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3 strategies for home health success in value-based care

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There is so much change in current regulations that it’s easy to see how the home care industry’s strategic direction gets lost to the “tyranny of the urgent.” The new Home Health Conditions of Participation will place increased emphasis on quality improvement,

The new conditions of participation for value-based purchasing will go into effect in January, and they will emphasize the need for strong clinical processes and data-driven quality improvement.

However, agencies’ long-term success with value-based purchasing is not just dependent on their ability to improve quality. What will win in the end are care delivery systems that provide better outcomes for less money.

While information technology will play a key role in achieving the shift to value, it is only part of solution for organizations delivering healthcare services in the home.

While the industry has not been told when value-based purchasing will be applied to home health agencies outside of the pilot states, most all agree that providing better quality at less cost is what needs to happen. That requires restructuring care processes, and restructuring care processes takes time.

While the value-based purchasing pilot is scheduled to continue for five more years, CMS is not required to wait until then to implement a general rollout. Successful organizations will be those that begin re-shaping their care processes today to achieve better results for less.

Here are three things that organizations should keep in mind to be prepared to achieve success in the value-based purchasing model.

It’s not all about the technology
Many have believed that IT used to deliver home care would help providers focus on process-based automation and performance metrics, thus revolutionizing the industry.

Unfortunately, that goal has not been achieved. That’s because about the technology. It’s about the people needed to achieve extraordinary performance.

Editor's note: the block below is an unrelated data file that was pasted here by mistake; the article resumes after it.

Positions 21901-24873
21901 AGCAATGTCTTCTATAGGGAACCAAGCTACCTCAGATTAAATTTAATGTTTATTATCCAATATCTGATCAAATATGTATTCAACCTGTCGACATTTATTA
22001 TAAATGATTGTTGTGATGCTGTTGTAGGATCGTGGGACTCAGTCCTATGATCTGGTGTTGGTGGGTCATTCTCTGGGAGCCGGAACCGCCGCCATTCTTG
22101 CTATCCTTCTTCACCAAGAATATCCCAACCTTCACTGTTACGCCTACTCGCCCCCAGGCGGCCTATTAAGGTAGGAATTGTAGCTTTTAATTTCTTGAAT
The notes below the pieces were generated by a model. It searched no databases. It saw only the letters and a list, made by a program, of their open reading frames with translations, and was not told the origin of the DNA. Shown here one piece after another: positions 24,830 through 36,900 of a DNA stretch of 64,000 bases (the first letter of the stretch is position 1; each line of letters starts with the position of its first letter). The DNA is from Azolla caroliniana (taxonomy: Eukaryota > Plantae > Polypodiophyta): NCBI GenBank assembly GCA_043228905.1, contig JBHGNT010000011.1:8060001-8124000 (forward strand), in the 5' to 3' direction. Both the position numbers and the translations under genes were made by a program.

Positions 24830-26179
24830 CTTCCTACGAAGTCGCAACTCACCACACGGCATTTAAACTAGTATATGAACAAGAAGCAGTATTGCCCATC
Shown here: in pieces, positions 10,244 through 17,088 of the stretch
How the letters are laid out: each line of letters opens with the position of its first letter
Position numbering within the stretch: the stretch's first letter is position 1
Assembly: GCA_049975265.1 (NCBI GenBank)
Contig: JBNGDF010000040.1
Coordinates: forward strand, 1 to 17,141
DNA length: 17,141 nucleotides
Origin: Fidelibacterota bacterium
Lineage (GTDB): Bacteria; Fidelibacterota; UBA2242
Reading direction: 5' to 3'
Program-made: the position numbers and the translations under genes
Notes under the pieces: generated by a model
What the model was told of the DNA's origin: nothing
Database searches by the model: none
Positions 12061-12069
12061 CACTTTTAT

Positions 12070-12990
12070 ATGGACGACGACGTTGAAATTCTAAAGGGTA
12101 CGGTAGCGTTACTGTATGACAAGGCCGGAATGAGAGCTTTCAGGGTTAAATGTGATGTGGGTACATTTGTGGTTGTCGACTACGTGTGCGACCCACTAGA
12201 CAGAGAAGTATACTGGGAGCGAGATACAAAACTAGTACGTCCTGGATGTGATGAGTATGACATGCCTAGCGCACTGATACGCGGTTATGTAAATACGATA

The aviation industry went through a similar awakening 40 years ago, when a decision was made to start making people the top priority when discussing quality, because it became clear that meeting the industry’s safety goal was dependent on people working closely together. A core concept that came out of the initiative was Crew Resource Management, or CRM.

Another technology challenge that must be overcome is placing too much focus on the actual performance metrics themselves. While these metrics are an absolutely essential piece of the solution, they are the performance indicators, not the process needed to achieve them.

Indicators often cause providers to focus intently on creating a process to achieve better scores on an outcome measure without really focusing on the process needed to truly achieve that outcome. Providers must strive to understand the performance metric and infuse that understanding into processes of care to truly achieve the desired end.

Technology has a key role in performance improvement, but the technology is ultimately a tool. Organizations that really shine are the ones that get the people part right and enable those people to use the tools available to them to maximize their results.